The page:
Does this impasse mean that attempts to establish irrefutable proof of paranormal phenomena are doomed to fail – not because the latter do not exist but because there will never be unanimity among scientists over whether such evidence has been provided? Does the reality of paranormal powers of the mind have to remain – like religion or politics – a matter of opinion and unresolved controversy? My book analyses a body of evidence for a psychic ability which is so rare that even most parapsychologists are unfamiliar with it but whose remarkable consistency with scientific facts unknown to anyone at the time can have no other explanation than it was genuine. Recognised in yoga as one of the eight major “siddhis,” or paranormal abilities, that can be acquired by the practice of yoga, it is the faculty to observe microscopic objects beyond the resolution of human eyesight. Over a hundred years ago, the Theosophists Annie Besant and Charles Leadbeater claimed to have used this power to examine the structure of atoms and their constituents. Their book, Occult Chemistry, which compiled the results of their clairvoyant investigations into matter, was ignored for many years by scientists fearful of venturing into occult territory traditionally banned from scientific enquiry. In my book Extra-sensory Perception of Quarks I analysed what Besant and Leadbeater claimed were psychically observed atoms of the first twenty elements in the chemical periodic table in terms of simple facts about their nuclei and what is known about quarks, the particles making up the protons and neutrons inside nuclei. A year earlier, my scientific paper proposing a unified theory of particles and forces other than gravity had been published in the physics journal Physics Letters B. My theory predicted that quarks are not fundamental (as most physicists believe) but are composed of three more basic particles that I called “omegons”. As my analysis of Occult Chemistry implied that Besant and Leadbeater had paranormally observed such “subquarks” as well as quarks themselves, I decided to identify these scientifically undiscovered particles as omegons. But I emphasised in my book that, if my theory of omegons proved wrong, this would not invalidate my explanation of the hundreds of observations of subatomic particles appearing in Occult Chemistry, because my analyses of what Besant and Leadbeater assumed were atoms, did not use any specific property of subquarks predicted by my model, only occasionally and incidentally referring to the electric charges +5/9 and –4/9 (in terms of the charge of an electron) of the two types of omegon my theory predicted to comprise up and down quarks.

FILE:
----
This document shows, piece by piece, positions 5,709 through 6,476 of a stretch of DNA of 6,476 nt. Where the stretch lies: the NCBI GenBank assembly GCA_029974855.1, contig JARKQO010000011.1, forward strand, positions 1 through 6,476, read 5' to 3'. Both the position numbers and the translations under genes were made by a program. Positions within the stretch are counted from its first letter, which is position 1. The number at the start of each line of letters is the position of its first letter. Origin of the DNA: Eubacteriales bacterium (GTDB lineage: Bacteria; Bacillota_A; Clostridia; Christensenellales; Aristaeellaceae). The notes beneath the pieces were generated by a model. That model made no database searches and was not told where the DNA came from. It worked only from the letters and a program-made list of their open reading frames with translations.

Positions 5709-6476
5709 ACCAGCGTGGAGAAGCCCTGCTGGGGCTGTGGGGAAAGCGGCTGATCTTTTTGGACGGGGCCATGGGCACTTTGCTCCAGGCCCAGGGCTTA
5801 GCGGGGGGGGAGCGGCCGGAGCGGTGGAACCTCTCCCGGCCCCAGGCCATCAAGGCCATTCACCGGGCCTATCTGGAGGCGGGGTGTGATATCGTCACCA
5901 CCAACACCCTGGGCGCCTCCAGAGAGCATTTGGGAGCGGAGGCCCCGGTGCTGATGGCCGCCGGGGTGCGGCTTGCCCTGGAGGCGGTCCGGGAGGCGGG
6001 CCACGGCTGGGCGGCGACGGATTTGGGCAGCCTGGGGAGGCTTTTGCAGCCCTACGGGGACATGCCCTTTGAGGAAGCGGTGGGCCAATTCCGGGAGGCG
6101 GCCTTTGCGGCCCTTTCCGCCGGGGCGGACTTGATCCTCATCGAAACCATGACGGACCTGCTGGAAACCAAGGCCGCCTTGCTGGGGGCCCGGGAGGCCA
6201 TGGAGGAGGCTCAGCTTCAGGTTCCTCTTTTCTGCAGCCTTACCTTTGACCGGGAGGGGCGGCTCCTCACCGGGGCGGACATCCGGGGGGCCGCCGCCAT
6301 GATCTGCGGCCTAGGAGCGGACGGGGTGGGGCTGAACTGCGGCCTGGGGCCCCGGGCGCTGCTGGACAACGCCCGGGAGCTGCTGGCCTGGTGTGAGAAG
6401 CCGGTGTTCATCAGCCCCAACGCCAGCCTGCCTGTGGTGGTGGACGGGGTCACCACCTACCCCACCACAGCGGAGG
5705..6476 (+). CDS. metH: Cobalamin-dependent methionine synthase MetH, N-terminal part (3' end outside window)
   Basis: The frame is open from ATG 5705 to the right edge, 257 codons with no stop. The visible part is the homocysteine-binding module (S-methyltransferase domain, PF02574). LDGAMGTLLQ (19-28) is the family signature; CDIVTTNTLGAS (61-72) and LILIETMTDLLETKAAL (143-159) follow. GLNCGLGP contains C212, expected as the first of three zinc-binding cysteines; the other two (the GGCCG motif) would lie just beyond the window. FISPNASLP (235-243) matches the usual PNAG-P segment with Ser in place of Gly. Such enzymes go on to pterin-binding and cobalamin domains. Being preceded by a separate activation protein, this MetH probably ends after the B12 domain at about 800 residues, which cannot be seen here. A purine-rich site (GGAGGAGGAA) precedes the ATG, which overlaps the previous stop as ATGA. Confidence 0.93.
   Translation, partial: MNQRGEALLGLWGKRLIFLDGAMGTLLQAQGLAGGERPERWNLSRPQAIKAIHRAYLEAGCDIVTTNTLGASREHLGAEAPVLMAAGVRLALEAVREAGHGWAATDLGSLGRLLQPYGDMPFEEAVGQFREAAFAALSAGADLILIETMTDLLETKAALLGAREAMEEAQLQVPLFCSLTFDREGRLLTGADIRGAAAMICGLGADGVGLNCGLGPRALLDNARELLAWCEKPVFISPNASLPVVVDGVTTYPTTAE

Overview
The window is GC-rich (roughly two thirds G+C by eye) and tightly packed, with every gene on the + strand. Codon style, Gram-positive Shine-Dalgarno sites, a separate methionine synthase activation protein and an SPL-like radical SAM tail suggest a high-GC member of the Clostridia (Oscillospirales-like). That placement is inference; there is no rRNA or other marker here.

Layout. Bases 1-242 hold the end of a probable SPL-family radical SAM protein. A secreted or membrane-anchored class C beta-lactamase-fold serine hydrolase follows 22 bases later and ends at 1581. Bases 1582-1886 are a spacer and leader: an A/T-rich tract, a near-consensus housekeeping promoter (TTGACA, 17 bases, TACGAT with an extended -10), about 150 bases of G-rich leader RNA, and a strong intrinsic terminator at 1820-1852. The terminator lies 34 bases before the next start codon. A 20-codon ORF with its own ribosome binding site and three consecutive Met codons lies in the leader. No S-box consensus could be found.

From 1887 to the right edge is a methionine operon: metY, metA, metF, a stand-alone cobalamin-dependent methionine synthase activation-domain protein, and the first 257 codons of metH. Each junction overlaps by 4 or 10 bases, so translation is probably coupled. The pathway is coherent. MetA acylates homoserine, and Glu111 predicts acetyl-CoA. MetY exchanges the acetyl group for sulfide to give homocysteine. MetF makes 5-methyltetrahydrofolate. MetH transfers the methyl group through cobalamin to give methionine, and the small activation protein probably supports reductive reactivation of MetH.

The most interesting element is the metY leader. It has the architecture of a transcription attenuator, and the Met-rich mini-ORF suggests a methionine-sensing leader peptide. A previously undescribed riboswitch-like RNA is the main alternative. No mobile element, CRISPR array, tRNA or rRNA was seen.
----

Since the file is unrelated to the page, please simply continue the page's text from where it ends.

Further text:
Henry Steel Olcott
Col. H. S. Olcott passed away from the physical plane on 17 February 1907 after serving 32 years as the President-Founder of The Theosophical Society. He is remembered for his tireless effort during his lifetime working for the cause of The Theosophical Society at the bidding of his Master and serving the Great Ones. Of him one of the Masters say, “Him, we can trust under all circumstances, and his faithful service is pledged to us come well come ill.”
This year is the centennial anniversary of Colonel Olcott’s death and members of the Theosophical Society from all over the world remember this great man and his work. We commemorate the centenary by publishing this newsletter in his memory.